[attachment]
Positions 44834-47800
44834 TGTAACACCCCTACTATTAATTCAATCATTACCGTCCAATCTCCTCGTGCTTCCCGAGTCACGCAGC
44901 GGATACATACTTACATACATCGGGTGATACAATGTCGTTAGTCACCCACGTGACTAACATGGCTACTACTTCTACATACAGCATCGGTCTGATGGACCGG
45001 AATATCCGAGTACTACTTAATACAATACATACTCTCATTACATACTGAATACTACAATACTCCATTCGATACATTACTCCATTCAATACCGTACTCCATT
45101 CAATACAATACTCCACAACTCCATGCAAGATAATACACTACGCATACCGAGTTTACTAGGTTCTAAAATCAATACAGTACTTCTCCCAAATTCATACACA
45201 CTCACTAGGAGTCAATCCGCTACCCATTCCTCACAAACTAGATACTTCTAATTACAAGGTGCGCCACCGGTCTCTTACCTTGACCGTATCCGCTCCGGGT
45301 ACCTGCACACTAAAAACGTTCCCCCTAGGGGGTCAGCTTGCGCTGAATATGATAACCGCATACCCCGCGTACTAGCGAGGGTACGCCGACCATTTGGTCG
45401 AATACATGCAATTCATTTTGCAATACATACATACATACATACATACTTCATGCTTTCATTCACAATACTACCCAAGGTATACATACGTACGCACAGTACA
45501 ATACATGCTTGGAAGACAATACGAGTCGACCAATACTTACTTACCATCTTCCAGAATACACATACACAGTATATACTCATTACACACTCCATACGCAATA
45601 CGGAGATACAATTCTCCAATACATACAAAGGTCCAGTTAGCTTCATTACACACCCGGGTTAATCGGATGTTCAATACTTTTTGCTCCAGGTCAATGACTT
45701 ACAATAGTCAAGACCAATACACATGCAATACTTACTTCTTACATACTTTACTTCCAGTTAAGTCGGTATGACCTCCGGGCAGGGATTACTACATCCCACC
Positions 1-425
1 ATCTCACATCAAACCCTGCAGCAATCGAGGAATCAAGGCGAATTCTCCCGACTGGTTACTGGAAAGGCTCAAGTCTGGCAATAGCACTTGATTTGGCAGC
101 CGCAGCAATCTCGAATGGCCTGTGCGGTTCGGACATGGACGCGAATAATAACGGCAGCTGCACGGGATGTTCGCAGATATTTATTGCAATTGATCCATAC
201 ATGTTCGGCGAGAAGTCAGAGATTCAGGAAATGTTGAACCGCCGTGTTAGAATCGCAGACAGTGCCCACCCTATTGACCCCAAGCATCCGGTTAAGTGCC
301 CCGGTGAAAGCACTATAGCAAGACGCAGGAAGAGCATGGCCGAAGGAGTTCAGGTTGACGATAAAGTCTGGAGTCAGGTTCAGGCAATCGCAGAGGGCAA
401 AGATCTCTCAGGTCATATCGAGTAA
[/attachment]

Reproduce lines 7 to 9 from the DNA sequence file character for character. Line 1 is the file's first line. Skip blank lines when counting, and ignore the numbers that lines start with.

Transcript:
45301 ACCTGCACACTAAAAACGTTCCCCCTAGGGGGTCAGCTTGCGCTGAATATGATAACCGCATACCCCGCGTACTAGCGAGGGTACGCCGACCATTTGGTCG
45401 AATACATGCAATTCATTTTGCAATACATACATACATACATACATACTTCATGCTTTCATTCACAATACTACCCAAGGTATACATACGTACGCACAGTACA
45501 ATACATGCTTGGAAGACAATACGAGTCGACCAATACTTACTTACCATCTTCCAGAATACACATACACAGTATATACTCATTACACACTCCATACGCAATA